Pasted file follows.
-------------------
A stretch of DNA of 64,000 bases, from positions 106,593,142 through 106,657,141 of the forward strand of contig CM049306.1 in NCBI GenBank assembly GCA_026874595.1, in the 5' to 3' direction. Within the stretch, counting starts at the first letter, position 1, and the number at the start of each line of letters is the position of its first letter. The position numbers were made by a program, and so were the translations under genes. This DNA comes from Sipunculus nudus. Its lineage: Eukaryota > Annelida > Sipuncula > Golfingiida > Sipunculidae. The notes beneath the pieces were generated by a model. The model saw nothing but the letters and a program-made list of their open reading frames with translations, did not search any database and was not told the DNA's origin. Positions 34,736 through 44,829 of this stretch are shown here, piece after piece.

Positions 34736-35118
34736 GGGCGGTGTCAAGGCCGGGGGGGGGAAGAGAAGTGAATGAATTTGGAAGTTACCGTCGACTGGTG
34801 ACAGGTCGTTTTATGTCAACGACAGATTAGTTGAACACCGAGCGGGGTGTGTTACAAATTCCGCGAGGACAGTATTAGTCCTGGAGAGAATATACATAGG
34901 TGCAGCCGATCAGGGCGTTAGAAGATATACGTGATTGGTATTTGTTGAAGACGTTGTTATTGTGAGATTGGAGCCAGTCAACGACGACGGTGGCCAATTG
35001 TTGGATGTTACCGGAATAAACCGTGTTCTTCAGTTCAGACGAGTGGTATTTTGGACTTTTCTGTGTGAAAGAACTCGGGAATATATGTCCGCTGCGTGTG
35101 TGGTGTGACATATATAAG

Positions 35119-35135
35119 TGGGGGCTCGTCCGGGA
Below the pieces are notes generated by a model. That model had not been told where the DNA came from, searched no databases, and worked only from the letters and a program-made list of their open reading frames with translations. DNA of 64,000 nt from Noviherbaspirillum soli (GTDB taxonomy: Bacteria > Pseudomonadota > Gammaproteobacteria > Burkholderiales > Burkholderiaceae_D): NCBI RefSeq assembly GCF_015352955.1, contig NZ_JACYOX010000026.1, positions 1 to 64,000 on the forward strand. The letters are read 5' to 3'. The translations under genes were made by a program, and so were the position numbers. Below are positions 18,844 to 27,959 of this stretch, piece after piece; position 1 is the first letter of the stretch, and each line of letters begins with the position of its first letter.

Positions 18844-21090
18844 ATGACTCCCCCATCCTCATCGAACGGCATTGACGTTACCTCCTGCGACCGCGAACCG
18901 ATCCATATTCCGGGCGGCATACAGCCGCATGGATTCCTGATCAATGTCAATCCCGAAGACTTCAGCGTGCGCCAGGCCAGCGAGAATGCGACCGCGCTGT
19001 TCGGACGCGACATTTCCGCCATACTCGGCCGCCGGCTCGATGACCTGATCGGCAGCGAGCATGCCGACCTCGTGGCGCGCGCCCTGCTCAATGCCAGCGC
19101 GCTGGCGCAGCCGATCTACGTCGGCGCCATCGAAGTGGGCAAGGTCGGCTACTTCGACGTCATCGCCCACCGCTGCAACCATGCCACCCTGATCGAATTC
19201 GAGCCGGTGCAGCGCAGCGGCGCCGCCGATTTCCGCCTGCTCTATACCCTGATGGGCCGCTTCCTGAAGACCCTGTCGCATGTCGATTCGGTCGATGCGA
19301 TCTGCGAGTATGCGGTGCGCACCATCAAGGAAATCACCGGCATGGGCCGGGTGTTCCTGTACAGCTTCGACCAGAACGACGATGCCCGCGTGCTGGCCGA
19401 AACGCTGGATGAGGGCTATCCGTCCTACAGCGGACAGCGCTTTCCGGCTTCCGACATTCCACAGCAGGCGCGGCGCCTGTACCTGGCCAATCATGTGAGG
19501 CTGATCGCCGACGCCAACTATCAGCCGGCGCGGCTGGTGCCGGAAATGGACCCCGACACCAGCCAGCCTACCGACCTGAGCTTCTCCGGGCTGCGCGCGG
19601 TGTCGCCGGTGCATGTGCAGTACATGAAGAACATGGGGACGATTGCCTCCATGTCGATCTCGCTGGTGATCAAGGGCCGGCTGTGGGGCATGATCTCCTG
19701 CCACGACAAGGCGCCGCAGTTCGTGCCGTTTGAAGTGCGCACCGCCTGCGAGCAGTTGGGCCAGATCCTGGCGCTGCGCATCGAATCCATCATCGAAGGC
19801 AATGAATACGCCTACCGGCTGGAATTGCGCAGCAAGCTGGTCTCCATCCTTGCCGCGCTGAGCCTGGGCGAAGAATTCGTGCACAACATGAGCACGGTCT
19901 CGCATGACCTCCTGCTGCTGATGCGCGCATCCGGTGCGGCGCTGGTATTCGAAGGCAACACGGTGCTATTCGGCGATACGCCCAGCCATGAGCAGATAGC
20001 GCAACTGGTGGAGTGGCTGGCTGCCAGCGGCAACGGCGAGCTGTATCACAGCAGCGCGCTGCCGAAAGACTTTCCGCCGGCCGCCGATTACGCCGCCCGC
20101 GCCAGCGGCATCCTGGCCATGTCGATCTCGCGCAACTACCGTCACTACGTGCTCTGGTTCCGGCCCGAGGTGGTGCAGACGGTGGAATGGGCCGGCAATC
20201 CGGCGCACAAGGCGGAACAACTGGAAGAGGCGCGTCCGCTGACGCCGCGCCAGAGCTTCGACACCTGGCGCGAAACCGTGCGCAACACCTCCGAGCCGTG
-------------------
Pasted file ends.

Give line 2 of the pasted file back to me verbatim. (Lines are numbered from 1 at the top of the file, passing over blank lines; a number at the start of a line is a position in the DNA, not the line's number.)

Positions 34736-35118